Swift: If – Else Conditional Statement

After having a good knowledge of Swift’s basics, let us now turn to one of the most important and used functions in programming, the if…else function.

If you have never programmed before, don’t worry, the if…else function is pretty simple to understand. Basically, we will state a condition and if the condition is true then we will execute a code, else we will execute another code. To have a better understanding, let’s take a simple example

 

Screen Shot 2017-04-15 at 09.57.04.png

So we declare a variable as an “Int” and we give it a value of 3. Afterwards we create a use the if…else condition in order to test if the value is 3 and if it is true, then we output a certain text (here: “The number is 3”) or else, if it false, then we will output another text (“The number is NOT 3”).

A few notes over the if…else function, before moving forward:

  • the condition that is tested, needs to be between parenthesis –> if ( condition ). Without it, SWIFT, will give as an error.
  • testing a condition uses comparison operators: recall that in order to test if two variables are the same, we do not simply use the equal sign but a double equal sign ” == ”  (Swift: Comparison Operators)
  • the code that will be executed if the condition is true or false needs to be between { }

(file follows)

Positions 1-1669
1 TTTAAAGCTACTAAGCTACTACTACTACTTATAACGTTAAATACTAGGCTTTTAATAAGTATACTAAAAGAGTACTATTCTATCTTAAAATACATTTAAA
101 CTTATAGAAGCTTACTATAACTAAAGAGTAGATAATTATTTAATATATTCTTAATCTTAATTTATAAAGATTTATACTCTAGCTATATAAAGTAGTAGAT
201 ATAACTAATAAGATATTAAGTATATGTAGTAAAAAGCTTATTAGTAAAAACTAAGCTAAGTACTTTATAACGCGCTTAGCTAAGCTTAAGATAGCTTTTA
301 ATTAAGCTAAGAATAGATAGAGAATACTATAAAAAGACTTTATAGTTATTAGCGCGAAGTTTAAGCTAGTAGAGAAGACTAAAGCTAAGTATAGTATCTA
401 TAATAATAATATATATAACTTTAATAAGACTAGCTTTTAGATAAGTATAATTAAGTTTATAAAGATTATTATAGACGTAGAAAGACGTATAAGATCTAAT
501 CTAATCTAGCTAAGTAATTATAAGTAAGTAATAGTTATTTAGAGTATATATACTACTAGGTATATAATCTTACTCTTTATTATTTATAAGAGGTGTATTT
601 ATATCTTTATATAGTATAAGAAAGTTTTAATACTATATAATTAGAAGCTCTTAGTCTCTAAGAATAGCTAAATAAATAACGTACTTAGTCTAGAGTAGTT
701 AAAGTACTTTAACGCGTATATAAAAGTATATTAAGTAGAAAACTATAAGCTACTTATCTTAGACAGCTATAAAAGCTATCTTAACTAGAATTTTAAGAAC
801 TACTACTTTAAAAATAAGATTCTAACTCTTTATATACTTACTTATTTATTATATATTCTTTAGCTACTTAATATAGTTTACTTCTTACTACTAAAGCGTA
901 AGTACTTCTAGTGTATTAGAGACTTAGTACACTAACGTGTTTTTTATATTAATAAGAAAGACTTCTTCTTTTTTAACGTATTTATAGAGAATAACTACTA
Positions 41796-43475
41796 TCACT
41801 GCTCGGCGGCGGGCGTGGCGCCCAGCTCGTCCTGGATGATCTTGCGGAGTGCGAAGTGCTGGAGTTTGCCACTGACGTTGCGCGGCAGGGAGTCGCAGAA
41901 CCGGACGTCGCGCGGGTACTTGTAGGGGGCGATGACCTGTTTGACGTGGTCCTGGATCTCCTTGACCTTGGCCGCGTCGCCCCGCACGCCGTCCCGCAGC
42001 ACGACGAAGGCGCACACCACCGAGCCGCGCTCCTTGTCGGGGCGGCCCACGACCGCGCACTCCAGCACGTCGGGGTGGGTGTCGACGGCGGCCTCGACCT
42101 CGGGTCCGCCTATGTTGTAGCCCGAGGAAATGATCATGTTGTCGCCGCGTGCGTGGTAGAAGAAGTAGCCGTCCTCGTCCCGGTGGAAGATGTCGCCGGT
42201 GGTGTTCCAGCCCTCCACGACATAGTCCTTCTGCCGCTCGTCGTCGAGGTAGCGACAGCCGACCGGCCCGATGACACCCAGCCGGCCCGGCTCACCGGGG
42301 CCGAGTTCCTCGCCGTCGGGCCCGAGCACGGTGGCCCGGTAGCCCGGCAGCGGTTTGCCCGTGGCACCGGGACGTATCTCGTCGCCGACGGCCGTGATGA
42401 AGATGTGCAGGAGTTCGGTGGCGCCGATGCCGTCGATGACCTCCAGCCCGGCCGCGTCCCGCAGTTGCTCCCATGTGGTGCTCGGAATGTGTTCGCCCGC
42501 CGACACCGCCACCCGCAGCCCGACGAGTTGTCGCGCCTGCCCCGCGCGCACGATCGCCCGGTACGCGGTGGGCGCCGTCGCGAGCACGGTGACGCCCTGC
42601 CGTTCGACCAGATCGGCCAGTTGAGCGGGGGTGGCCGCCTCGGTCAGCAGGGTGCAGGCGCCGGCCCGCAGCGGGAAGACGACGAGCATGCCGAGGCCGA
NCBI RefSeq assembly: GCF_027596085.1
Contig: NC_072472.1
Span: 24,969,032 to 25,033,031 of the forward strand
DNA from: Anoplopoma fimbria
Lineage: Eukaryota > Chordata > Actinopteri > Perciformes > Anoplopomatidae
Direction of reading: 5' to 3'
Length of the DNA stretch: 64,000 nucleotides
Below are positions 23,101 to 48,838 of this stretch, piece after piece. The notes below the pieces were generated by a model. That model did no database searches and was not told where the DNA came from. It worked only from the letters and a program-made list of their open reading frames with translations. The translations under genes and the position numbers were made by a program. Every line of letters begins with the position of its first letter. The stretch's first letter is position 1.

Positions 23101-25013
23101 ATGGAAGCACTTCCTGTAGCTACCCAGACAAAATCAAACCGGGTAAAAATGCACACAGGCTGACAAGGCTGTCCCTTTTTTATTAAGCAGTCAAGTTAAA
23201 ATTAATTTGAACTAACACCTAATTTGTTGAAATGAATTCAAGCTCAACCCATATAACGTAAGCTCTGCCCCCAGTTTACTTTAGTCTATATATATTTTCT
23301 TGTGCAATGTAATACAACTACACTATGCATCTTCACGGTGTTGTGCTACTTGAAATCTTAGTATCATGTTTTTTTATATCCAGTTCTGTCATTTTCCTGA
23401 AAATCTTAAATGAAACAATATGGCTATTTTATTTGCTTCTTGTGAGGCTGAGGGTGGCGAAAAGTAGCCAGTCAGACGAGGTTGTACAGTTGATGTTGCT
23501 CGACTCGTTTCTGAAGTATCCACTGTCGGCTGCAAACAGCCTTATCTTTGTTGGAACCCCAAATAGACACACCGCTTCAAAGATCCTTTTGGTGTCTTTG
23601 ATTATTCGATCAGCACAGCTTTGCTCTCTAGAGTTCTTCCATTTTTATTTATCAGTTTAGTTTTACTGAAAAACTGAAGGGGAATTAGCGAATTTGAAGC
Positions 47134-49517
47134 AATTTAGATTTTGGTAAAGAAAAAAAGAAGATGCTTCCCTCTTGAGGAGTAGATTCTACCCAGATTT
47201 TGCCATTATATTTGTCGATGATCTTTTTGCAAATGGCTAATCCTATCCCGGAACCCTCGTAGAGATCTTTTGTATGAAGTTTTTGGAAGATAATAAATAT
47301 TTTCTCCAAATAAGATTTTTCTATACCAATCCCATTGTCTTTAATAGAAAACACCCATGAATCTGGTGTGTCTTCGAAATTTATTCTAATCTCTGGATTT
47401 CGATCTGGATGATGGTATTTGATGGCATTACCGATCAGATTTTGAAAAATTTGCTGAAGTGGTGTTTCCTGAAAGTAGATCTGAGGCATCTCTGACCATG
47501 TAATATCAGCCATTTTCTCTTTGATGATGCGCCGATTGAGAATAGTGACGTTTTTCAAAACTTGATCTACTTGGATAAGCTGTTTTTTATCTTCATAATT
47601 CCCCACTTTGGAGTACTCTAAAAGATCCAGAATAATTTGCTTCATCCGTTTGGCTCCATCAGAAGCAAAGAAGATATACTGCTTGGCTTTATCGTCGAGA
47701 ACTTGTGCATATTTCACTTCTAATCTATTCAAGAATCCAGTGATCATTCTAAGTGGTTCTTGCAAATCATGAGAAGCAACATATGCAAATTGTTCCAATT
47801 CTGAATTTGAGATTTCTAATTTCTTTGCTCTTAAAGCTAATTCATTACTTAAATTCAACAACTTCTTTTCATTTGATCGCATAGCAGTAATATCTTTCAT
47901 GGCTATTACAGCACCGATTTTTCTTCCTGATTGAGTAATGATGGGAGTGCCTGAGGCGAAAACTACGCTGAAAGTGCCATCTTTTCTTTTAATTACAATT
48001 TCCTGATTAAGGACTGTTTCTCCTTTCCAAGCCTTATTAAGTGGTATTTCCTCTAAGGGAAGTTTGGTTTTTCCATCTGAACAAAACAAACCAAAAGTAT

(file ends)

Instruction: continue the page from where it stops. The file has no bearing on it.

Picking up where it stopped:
The if…else function allows us also to test multiple conditions if we employ the AND (&&) and OR (||) as we have seen it in the previous lesson (Swift: Comparison Operators).

So let’s use the if…else function and test a multiple condition.

Screen Shot 2017-04-15 at 10.21.15.png

Here, we have 2 variables: “number” which has the value of 3 and “number2” which has the value of 0. The function tests at the same time if the variable “number” is equal (==) to 3 and if the variable “number2” is different than zero (!=). In order to execute the first part of the code, both conditions must be true, due to the AND (&&). Using in this case the OR (||) would have executed the first part of the code.

Given that “number2” has a value of zero, the second test fails and thus the second part of the code is executed.

We can also, spice up things a little bit and include if…else functions into another if else function. The idea remains the same.

So given the test we have already done above, we know that one of the variables is not true (here we know obviously that it is the second one but in the case of an user input variable, things are not so clear). So what we can do is add a second if…else test in order to see if it is the variable “number” or the variable “number2” that is false.

Screen Shot 2017-04-15 at 10.33.03.png

By introducing a second if…else test, we are able to precisely detect that it is the second condition of the first test that is not respected (number 2 !=0).

 

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